Sean Rad was demoted from CEO to president at Tinder five months ago after he was named in a sexual harassment lawsuit. Now he’s back in the old digs. While his return might induce some head scratching, turning the old boss into the new boss isn’t (generally speaking) a unique move for a business.
Companies sometimes find through even the most exhaustive search that it’s the person they know who is the best fit for a job, Matthew Bidwell, a professor of management at University of Pennsylvania Wharton School told Knowledge@Wharton in an article published last year.
“Ideally, you want someone who knows the industry, someone with a clear idea of the company, and someone who has senior level experience,” he said. “There is a sense that being the CEO is a job like no other. You are dealing with a wide array of issues and are also the public face of the company, and it’s hard to know whether someone can do it until someone has done it. Twitter Your prior CEO is one of those few people.”
Over at Tinder, the situation was apparently something like that. Christopher Payne, who had replaced Rad, said in a statement quoted in the Wall Street Journal that he and Tinder had “mutually determined that this wasn’t going to be optimal and thought that a quick transition served everyone best.” Rad’s legal issues aside, the move makes some sense given the dating app’s parent company The Match Group is headed for an IPO.
Before Rad, there was Steve Jobs, and Michael Dell, and more recently Jack Dorsey. And don't forget Howard Schultz and Larry Page... the list goes on. Here are some of their stories.
The most recent high-profile return was that of Twitter co-founder Jack Dorsey to his position as chief executive. The swap out with Dick Costolo in June followed a spat of post-IPO user growth issues for the company, according to Re/code. Dorsey reportedly said his reinstatement in an interim capacity was not a result of company performance but of Costolo being ready to move on. The move has left Twitter in a bit of a lurch in terms of permanent executive leadership, especially as Dorsey awaits the IPO of the other company he leads, Square.
NBC referring to Starbucks as a “struggling chain of coffee houses” is a bit hard to imagine now, thanks in part to Howard Schultz replacing Jim Donald as CEO in 2008. Schultz had previously held the role from 1987 to 2000. He has continued in his role as chairman since resuming his post as CEO. The day after Schultz was reinstated, the stock jumped about 8 percent--it had been down 50 percent the year prior. After taking back the helm, he was known for making personal phone calls to stores to see how things were going and for the first time in the company’s history, seeking advice from outside consultants, according to Business Insider.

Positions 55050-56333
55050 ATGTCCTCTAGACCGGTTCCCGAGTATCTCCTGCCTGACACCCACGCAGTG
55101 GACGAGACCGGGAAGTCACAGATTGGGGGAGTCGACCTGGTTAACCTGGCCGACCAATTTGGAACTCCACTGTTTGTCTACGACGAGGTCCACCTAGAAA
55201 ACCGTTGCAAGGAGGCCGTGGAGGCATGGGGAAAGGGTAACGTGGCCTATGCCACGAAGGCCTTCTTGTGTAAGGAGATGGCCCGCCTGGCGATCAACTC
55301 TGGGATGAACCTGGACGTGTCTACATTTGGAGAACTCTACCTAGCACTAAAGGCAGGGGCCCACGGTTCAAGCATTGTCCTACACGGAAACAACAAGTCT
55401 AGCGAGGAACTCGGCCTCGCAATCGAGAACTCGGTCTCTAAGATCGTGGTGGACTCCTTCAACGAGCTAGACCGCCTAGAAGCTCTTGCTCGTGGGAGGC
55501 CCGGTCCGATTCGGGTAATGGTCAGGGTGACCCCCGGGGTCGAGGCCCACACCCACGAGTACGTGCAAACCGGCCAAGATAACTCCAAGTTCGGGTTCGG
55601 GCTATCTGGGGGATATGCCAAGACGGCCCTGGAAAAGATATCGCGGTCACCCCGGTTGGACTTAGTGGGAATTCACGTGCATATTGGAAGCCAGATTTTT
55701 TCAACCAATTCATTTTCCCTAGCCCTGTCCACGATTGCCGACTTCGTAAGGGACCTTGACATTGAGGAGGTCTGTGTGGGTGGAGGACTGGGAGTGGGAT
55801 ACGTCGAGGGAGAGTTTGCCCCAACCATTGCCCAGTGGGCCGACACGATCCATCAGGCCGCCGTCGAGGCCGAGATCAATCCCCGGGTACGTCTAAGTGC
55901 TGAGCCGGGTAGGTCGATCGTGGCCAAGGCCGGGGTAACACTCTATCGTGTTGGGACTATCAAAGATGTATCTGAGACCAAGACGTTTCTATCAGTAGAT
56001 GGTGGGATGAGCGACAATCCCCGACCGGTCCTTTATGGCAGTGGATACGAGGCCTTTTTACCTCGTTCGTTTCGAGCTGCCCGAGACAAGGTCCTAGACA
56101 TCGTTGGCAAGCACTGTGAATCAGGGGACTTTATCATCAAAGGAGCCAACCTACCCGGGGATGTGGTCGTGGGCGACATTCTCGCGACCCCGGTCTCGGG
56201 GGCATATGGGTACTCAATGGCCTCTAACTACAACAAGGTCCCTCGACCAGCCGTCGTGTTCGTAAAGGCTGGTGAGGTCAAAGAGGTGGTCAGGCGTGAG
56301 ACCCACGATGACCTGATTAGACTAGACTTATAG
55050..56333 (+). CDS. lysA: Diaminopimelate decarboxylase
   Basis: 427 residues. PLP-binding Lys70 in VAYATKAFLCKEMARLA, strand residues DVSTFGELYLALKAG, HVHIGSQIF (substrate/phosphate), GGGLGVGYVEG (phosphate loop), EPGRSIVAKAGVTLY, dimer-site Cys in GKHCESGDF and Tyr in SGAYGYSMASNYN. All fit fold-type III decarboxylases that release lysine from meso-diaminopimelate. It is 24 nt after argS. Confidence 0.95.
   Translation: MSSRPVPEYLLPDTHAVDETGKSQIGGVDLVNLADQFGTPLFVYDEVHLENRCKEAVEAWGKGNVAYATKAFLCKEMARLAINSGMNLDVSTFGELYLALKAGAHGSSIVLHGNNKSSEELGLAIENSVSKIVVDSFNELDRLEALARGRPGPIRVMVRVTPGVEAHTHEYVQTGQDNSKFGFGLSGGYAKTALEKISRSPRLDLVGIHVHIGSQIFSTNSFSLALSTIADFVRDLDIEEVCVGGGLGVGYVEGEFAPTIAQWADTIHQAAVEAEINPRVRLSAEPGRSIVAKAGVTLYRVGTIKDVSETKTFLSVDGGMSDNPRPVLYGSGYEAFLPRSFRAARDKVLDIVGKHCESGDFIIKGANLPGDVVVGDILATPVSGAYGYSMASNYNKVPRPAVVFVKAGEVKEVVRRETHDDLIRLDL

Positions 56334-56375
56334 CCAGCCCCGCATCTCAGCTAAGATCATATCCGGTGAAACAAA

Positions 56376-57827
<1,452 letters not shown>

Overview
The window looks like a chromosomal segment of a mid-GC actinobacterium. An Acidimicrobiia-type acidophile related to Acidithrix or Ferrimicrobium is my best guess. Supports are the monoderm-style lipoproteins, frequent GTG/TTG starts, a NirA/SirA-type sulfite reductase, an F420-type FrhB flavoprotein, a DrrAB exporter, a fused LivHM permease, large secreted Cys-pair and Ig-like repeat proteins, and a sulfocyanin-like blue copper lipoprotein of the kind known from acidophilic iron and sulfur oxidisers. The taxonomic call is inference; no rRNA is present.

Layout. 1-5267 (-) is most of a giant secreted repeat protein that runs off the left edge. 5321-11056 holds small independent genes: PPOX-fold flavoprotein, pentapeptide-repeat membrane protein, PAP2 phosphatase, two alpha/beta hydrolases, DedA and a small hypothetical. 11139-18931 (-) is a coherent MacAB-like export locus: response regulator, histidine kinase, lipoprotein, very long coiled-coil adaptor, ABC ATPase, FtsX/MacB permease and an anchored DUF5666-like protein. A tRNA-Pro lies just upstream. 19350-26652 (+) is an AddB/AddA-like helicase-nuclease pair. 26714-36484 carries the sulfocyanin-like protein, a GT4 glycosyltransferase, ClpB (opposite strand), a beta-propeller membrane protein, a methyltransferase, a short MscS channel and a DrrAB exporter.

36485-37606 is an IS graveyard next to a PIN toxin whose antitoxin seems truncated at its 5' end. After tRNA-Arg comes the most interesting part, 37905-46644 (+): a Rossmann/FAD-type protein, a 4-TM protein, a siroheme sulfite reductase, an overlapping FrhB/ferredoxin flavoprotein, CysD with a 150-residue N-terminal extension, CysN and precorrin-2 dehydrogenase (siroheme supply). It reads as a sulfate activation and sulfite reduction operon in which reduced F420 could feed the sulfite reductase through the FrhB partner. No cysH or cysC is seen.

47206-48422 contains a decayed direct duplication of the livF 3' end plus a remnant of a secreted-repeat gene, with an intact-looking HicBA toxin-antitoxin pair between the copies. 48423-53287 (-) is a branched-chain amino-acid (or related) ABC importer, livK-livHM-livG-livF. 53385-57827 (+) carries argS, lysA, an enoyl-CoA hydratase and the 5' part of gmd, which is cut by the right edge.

The Dell founder’s decision to seize back control of the computer company he founded as a startup from his college dorm was “a sign of the crisis facing Dell” the Wall Street Journal reported at the time. Buying behavior in PCs was going through a transformation in 2007 when then-CEO Kevin Rollins was swapped for his predecessor. The SEC was investigating the company’s accounting practices and several executives had jumped ship, CNET reported at the time. Michael Dell bought out the company two years ago.
Larry Page ceded the role of CEO at Google to Eric Schmidt in 2001, then resumed the executive role in 2010. Schmidt still continues as executive chairman, now for Alphabet. Quartz called this “lost decade” for the company’s cofounder “the best thing to ever happen to Google.” Page returned to the role with a fresh vision, learning for example that encouraging senior managers to argue wasn’t a successful leadership tactic.
Perhaps the most iconic and triumphant return was that of Steve Jobs, who “left” the company he co-founded in 1985. (The story goes that then-CEO John Sculley fired Jobs, but Sculley has at points denied that that was the case.) When Jobs returned in 1997 to become, as he said at the time, “interim CEO,” the company was on the brink of bankruptcy. “At that point, only Steve Jobs could have revived the business. There's no way I could have ever done the things Steve Jobs did," Sculley later told CNN. You probably don’t need to be told what happened next. You know, the iPod, iPad, iPhone, and per Bloomberg a market capitalization that catapulted from $3 billion in 1997 to $350 billion in 2011.